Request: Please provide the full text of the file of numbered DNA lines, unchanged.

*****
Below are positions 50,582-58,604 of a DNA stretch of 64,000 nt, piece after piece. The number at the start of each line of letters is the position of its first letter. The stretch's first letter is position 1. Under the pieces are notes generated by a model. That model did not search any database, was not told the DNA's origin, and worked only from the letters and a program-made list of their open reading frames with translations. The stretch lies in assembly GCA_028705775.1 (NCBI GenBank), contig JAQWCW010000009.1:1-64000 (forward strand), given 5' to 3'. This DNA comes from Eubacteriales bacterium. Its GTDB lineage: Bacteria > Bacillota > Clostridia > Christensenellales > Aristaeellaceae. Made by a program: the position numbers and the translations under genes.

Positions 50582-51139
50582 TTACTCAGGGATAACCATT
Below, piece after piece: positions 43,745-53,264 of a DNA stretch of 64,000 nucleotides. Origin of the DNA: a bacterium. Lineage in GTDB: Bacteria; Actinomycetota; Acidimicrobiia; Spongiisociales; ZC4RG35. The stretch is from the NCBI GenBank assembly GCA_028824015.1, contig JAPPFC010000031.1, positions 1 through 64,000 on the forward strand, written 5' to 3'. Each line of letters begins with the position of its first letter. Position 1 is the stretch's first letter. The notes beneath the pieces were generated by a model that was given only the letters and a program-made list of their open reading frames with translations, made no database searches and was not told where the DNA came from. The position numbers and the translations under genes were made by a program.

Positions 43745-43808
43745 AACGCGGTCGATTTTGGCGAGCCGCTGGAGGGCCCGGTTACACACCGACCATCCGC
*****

Below are positions 50,582-58,604 of a DNA stretch of 64,000 nt, piece after piece. The number at the start of each line of letters is the position of its first letter. The stretch's first letter is position 1. Under the pieces are notes generated by a model. That model did not search any database, was not told the DNA's origin, and worked only from the letters and a program-made list of their open reading frames with translations. The stretch lies in assembly GCA_028705775.1 (NCBI GenBank), contig JAQWCW010000009.1:1-64000 (forward strand), given 5' to 3'. This DNA comes from Eubacteriales bacterium. Its GTDB lineage: Bacteria > Bacillota > Clostridia > Christensenellales > Aristaeellaceae. Made by a program: the position numbers and the translations under genes.

Positions 50582-51139
50582 TTACTCAGGGATAACCATT
Below, piece after piece: positions 43,745-53,264 of a DNA stretch of 64,000 nucleotides. Origin of the DNA: a bacterium. Lineage in GTDB: Bacteria; Actinomycetota; Acidimicrobiia; Spongiisociales; ZC4RG35. The stretch is from the NCBI GenBank assembly GCA_028824015.1, contig JAPPFC010000031.1, positions 1 through 64,000 on the forward strand, written 5' to 3'. Each line of letters begins with the position of its first letter. Position 1 is the stretch's first letter. The notes beneath the pieces were generated by a model that was given only the letters and a program-made list of their open reading frames with translations, made no database searches and was not told where the DNA came from. The position numbers and the translations under genes were made by a program.

Positions 43745-43808
43745 AACGCGGTCGATTTTGGCGAGCCGCTGGAGGGCCCGGTTACACACCGACCATCCGC